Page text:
This year’s piece is “Forgiveness” for solo vibraphone. I’m really excited about this piece, as the concept is something very dear to me.

Until Sept. 1st, I’m making the piece available through a “choose your price” model. Pay anywhere from $2 to $20, or whatever is doable for you. I hope this gives teachers an opportunity to add to their library or students a chance to play a piece they might not have otherwise.

The choose your price option expires on Sept. 1st, but the piece will still be available after that HERE.

Much love!

New Release: Song Book, Vol. 3 for Wind Quintet + Percussion

Scored for wind quintet and percussion soloist, Song Book, Vol. 3 was commissioned by the award winning quintet, WindSync. The collection features four pieces written as musical thank-you’s for artists who have inspired me. Sheet music is now available if you are interested in performing the piece! Here is a video performance of WindSync and I performing the first movement, “Byrne”, captured beautifully by Four/Ten Media:

Byrne was written in the spirit of David Byrne and Talking Heads. As is the case with much of David’s music, Byrne is dancy and quirky, with rhythmic grooves and riffs at the forefront of the music. Thom was written with Thom Yorke in mind. He’s a soulfully gifted singer / songwriter who can take a simple motive and craft it into something beautiful. St. Annie was written with Annie Clark in mind. She’s a breath of fresh air for me and one of my favorite artists. While her project, St. Vincent, is known for a wild stage show, some of my favorite Annie songs are the ones that are stripped down to minimal instrumentation and presentation. I hope this moment in the collection gives listeners a chance to breathe, as Annie’s music does for me. To end the song book, I wanted to write something hopeful. Written in the spirit of Jónsi Birgisson and his band, Sigur Rós, Jónsi threads elements of his musical language with my own percussive way of thinking. Perhaps if Jónsi became a percussionist, he might write something that sounds kind of like this.

WindSync and I premiered Song Book, Vol. 3 in Houston, TX at Miller Outdoor Theatre on September 29, 2018. Thanks to Kara, Anni, Emily, Julian and Garrett for helping bring this music to life.

– Ivan Trevino, 2019

NEW RELEASE: Crossroads for marimba and cajon duo

I wrote a new duo! Introducing Crossroads for marimba and cajon duo:

Sheet music is available here.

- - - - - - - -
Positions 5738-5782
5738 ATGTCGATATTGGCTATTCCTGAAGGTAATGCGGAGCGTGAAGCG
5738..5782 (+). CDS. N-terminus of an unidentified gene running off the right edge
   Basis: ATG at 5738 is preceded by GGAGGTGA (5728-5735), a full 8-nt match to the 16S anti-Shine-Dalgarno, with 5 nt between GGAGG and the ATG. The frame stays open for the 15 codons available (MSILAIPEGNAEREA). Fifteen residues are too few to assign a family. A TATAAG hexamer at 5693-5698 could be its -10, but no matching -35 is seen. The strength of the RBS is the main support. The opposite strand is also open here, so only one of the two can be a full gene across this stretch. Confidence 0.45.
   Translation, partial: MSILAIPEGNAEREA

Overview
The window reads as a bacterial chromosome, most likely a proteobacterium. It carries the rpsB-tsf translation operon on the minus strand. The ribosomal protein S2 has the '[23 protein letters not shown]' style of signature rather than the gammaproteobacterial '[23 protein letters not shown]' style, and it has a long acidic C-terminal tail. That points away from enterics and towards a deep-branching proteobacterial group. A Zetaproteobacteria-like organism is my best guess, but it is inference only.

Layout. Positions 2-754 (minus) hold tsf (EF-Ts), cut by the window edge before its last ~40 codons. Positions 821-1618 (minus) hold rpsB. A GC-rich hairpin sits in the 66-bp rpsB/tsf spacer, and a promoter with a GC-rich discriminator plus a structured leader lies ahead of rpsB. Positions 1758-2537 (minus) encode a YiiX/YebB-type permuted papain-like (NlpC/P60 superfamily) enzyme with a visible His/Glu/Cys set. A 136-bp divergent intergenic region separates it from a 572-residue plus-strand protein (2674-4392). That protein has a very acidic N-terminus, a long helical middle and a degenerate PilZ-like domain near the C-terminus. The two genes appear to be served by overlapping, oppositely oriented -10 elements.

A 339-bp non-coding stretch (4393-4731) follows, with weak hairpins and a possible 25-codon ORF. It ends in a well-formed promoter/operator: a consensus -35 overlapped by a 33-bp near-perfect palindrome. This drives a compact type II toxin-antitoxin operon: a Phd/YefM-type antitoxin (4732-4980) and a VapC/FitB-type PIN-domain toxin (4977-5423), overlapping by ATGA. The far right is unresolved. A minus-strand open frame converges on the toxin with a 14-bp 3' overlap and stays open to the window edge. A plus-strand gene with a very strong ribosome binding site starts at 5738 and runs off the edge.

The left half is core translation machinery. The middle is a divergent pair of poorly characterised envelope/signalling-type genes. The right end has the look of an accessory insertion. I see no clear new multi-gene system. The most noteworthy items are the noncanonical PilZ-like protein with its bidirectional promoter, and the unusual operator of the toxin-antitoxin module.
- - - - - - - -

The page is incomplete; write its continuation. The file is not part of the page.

I wrote the piece for award winning percussionist, Bryce Turner, who also performs with me in the video above.

Crossroads is an intersection of rhythmic complexity and melodic simplicity. Throughout the piece, the two players share complex unison rhythms, requiring focused attention to groove and time. This is underscored by the addition of simple melodic figures, adding another element for the players to navigate. At times, the cajón player is asked to simultaneously play deskbells with feet.

The goal is to create a blitz of tight rhythms and grooves while also bringing clarity to the simple, often times singable, melodic ideas. This juxtaposition makes Crossroads one of the most technically and musically demanding pieces I’ve written.

Coincidentally, Bryce and I were both born in the small Texas town of Victoria, known as “The Crossroads” of South Texas.

NEW: The Warning Lights Are Blinking Red for solo marimba w/ audio track

The Warning Lights Are Blinking Red is scored for solo marimba with audio track and was written for Nežka Prosenjak, winner of the 2018 MalletLab International Online Competition. Sheet music is now available here.

I wrote The Warning Lights Are Blinking Red shortly after revisiting George Orwell’s novel, “1984”. Given the political situation we currently find ourselves in, this line in the book was particularly poignant: “The party told you to reject the evidence of your eyes and ears. It was their final, most essential command.” With Warning Lights, I wanted to create something chaotic and tense, something that captures the manic state of our political climate. The piece is a point of departure for me in terms of compositional process and sound, and also in terms of technical and rhythmic difficulty.